ICER capped the cost offsets of a gene therapy at $150,000 per year, such that Hemgenix is credited with that amount as a maximum offset; however, factor IX prophylaxis often costs $750,000 per year or more. We felt that factor is extremely overpriced in the US and so limited the amount credited to such cost offsets. For Roctavian the HBPB ranges from $1.958 million to $1.963 million; and the relevant HBPB for Hemgenix is $2.93 million to $2.96 million.
After reviewing the clinical evidence and considering the treatments’ other potential benefits, disadvantages, and contextual considerations noted above, the CTAF evaluated the long-term value of Hemgenix at a manufacturer-suggested price of $4 million (higher than the eventual list price of $3.5 million):
- At a price of $ 4 million, a majority of panelists found that Hemgenix compared to prophylaxis with Factor IX represents “low” or “intermediate” long-term value for money.
Key Policy Recommendations:
ICER’s independent assessment of value informs the critical decisions that stakeholders across the US health system need to make around pricing and coverage. Following the voting session, a policy roundtable of experts — including clinical experts, patient advocates, and representatives from US payers — convened to discuss the pricing implications and recommendations to ensure fair access. Key recommendations stemming from the roundtable discussion include:
- The value of high-impact single and short-term therapies should not be determined exclusively by estimates of long-term cost offsets, particularly when the existing standard of care is acknowledged to be priced significantly higher than reasonable cost-effective levels.
- Payers should work with manufacturers to develop and implement outcomes-based agreements to address the uncertainty and the high cost of gene therapies for hemophilia.
- At least one national payer has suggested to patient representatives that step therapy with emicizumab is being considered prior to provision of coverage for Roctavian. Clinical experts and patient experts view this approach as lacking any clinical justification and appears to be only a method for trying to avoid the high one-time fee for gene therapy while assuming that patients may switch insurers before the cost-saving potential of gene therapy is fully realized. In short, step therapy does not appear to be a reasonable consideration for this treatment.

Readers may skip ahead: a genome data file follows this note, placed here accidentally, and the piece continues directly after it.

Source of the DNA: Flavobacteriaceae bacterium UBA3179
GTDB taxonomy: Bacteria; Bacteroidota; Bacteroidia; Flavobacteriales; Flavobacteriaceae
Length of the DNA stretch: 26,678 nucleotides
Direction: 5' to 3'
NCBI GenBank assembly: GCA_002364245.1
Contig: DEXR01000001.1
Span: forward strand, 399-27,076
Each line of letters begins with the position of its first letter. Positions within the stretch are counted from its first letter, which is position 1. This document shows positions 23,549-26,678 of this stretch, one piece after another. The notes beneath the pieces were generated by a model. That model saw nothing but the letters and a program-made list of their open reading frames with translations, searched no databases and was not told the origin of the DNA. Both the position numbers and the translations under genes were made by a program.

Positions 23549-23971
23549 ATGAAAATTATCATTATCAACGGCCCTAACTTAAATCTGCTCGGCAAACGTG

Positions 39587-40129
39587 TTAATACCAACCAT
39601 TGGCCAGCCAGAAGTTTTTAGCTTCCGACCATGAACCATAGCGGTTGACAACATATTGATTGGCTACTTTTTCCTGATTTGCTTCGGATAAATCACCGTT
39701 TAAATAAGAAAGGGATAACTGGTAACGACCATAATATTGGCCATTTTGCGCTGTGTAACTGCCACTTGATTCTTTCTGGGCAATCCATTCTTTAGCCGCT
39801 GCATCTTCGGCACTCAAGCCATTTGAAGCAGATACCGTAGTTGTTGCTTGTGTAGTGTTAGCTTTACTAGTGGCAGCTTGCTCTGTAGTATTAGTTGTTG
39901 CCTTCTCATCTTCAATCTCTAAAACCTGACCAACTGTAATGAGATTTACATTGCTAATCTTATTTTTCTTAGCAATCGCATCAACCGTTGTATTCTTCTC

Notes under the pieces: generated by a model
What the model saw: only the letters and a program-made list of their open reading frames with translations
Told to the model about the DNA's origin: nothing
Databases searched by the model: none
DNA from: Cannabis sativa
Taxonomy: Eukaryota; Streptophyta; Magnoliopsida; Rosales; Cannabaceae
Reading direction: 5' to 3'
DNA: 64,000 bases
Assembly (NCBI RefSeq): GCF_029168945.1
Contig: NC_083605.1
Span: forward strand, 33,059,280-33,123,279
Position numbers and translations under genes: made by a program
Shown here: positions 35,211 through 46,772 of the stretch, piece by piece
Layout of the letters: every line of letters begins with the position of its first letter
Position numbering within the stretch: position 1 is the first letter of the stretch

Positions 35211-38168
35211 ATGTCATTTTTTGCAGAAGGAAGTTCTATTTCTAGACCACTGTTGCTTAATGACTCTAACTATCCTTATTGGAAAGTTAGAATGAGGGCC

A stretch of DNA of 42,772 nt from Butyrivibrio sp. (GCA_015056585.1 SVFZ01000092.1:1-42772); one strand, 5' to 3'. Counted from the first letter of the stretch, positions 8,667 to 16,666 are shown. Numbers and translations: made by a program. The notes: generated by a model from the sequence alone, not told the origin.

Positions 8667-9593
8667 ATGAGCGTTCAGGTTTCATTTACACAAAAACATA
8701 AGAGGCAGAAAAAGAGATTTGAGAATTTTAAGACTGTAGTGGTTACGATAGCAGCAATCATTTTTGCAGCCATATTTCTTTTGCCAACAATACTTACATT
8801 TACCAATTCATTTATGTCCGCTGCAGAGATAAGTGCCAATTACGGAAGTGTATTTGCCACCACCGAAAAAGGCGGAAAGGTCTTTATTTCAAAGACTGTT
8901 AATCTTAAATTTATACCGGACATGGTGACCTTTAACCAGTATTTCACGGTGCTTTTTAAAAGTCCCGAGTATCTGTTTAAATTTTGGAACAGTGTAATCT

ICER’s detailed set of policy recommendations, including comprehensive considerations for establishing evidence-based prior authorization criteria, is available in the Final Evidence Report and in the standalone Policy Recommendations document.
The Institute for Clinical and Economic Review (ICER) is an independent non-profit research institute that produces reports analyzing the evidence on the effectiveness and value of drugs and other medical services. ICER’s reports include evidence-based calculations of prices for new drugs that accurately reflect the degree of improvement expected in long-term patient outcomes, while also highlighting price levels that might contribute to unaffordable short-term cost growth for the overall health care system.
ICER’s reports incorporate extensive input from all stakeholders and are the subject of public hearings through three core programs: the California Technology Assessment Forum (CTAF), the Midwest Comparative Effectiveness Public Advisory Council (Midwest CEPAC), and the New England Comparative Effectiveness Public Advisory Council (New England CEPAC). These independent panels review ICER’s reports at public meetings to deliberate on the evidence and develop recommendations for how patients, clinicians, insurers, and policymakers can improve the quality and value of health care. For more information about ICER, please visit ICER’s website.